In 1924, the Ku Klux Klan quietly took control of Anaheim, Calif.

As historian Shawn Lay details in “The Invisible Empire in the West,” the Klan membership roster in Orange County was 1,280 names-strong, and it was in that same year that four of five City Council seats were occupied by Klansmen. No one had taken issue with this during the election, as the candidates were well-known and could not be definitively tied to the Klan.

Still, Lay writes, the council’s “actions reflected the KKK’s specific and general objectives.” That summer, 10,000 Klansmen from across the state paraded through the city while a plane adorned by glowing crosses passed above. The rally ended at Anaheim City Park, where nearly 15,000 recruits were initiated into the order and celebrated with a fireworks display.

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This onetime show of strength was but a faint memory at a KKK rally in Anaheim this Saturday, when a total of six Klan members arrived at a park to denounce “illegal immigration and Muslims,” according to the Los Angeles Times.

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The counter-protesters, by contrast, were several dozen in number. When the Klan members pulled up in an SUV wearing black outfits with Confederate flag patches, the protesters had already been peacefully gathered for hours.

Witnesses told Reuters and the Associated Press that the protesters began throwing sticks and other items when the KKK car appeared with signs that read “White Lives Matter.”

The encounter quickly descended into violence, as one Klan member was seen with a knife and another using the decorative end of a flag pole as a weapon.

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One man could be heard screaming, “I got stabbed,” the AP reported, as he lifted up his T-shirt to reveal a spouting wound. A nearby fire hydrant was splattered with blood.

By the end, three people had been stabbed, one critically. All were believed to be counter-protesters.

Five KKK members were initially arrested, but they were released on Sunday because police said they acted in self-defense. Seven counter-protesters remain in custody for allegedly beating, stomping and attacking the Klansmen with wooden posts.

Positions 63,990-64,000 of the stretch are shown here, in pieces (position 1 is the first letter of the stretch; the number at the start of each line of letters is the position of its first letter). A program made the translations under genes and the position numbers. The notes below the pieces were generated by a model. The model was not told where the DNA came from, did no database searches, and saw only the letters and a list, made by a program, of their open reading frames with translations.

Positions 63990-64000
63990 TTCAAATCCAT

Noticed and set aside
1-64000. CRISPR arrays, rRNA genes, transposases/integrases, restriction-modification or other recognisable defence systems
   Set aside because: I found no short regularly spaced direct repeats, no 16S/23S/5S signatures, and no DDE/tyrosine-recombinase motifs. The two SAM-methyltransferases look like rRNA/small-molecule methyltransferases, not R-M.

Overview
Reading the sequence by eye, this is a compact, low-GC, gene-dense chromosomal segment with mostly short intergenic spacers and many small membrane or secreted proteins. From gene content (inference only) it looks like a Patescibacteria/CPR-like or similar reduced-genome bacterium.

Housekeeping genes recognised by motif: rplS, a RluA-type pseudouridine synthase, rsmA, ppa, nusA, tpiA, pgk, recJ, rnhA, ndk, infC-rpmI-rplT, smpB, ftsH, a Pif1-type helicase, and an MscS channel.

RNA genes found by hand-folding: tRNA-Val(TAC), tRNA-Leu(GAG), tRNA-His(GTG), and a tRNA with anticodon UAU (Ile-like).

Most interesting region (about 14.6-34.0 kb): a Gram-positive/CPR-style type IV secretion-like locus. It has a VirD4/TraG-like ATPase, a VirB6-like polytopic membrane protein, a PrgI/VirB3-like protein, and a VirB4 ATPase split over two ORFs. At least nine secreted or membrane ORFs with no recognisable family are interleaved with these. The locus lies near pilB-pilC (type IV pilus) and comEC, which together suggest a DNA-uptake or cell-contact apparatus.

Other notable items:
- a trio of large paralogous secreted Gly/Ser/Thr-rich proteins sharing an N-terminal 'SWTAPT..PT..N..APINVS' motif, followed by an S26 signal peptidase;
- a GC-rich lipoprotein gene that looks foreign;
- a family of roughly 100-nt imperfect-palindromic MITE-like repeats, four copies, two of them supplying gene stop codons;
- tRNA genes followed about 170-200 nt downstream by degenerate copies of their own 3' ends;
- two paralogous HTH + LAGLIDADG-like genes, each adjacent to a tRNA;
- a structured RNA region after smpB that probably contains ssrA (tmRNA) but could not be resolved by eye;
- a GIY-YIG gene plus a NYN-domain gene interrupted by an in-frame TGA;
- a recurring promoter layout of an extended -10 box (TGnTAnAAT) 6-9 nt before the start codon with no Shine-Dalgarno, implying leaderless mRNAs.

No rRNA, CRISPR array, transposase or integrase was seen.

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At the start of the fight, three KKK members immediately fled back inside their SUV and drove off, witness Brian Levin told the Times. The remaining three were left to “fend for themselves,” said Levin, who directs Cal State San Bernardino’s Center for the Study of Hate and Extremism and was interviewing Klansmen at the protest.

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Levin said he pushed a ringleader of the Klan rally away from the crowd as counter-protesters approached.

“How do you feel that a Jewish guy just saved your life?” Levin asked, referring to himself.

To this, the man responded: “Thank you.”

Anaheim police have been criticized for their response, which left chaos in its wake. A crowd of 100 applauded as they watched the Klansmen being arrested.

Yet, without the authorities, Levin told the Times, the KKK members “would have been torn limb from limb.” Police said in a statement Saturday that they were aware of the planned rally and counter-protest and had assigned officers to the location.

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“Even if the vast majority of our community disagrees with a particular group who visits our city we cannot stop them from lawfully gathering to express their opinions,” Police Chief Raul Quezada said in the statement.

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Others present blamed the Klansmen for the brawl. Martin Buenorostro told the Times that his friend was the one who had been critically injured.

“They started pulling out weapons,” Buenorostro said. “One of them had the flag, the American flag, with the pointed top and I think that’s what got my friend. It’s a serious wound. It wasn’t like the blood was dripping out. It gushed out of him.”

The critically injured man is now in stable condition.

KKK membership has been on the decline for decades, falling from a peak of 4 million in 1925 to between 5,000 and 8,000 Klansmen today, according to the Southern Poverty Law Center. Its rallies tend to attract more reporters and counter-protesters than Klansmen.

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But one Republican presidential candidate may be turning the tide for latent white nationalists.

Rachel Pendergraft, a national organizer for a Ku Klux Klan subgroup known as the Knights Party, told The Washington Post that Donald Trump’s ascendance has opened “a door to conversation.”

“They like the overall momentum of his rallies and his campaign,” she said. “They like that he’s not willing to back down. He says what he believes and he stands on that.”

Trump, who has garnered support for such proposals as building a wall between the U.S. and Mexico and barring all Muslims from entry, has made “the native tongue of disaffected whites” mainstream, The Post’s Peter Holley and Sarah Larimer wrote last week.

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The former “Grand Wizard” of the KKK, David Duke, told his followers last week that voting for anyone other than Trump “is really treason to your heritage.”

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The GOP candidate disavowed Duke’s semi-endorsement, but said on CNN’s “State of the Union” Sunday morning that he would have to do more research before forming an opinion on white supremacist groups.

“You know, I know nothing about David Duke,” Trump said on the show. “I know nothing about white supremacists.”

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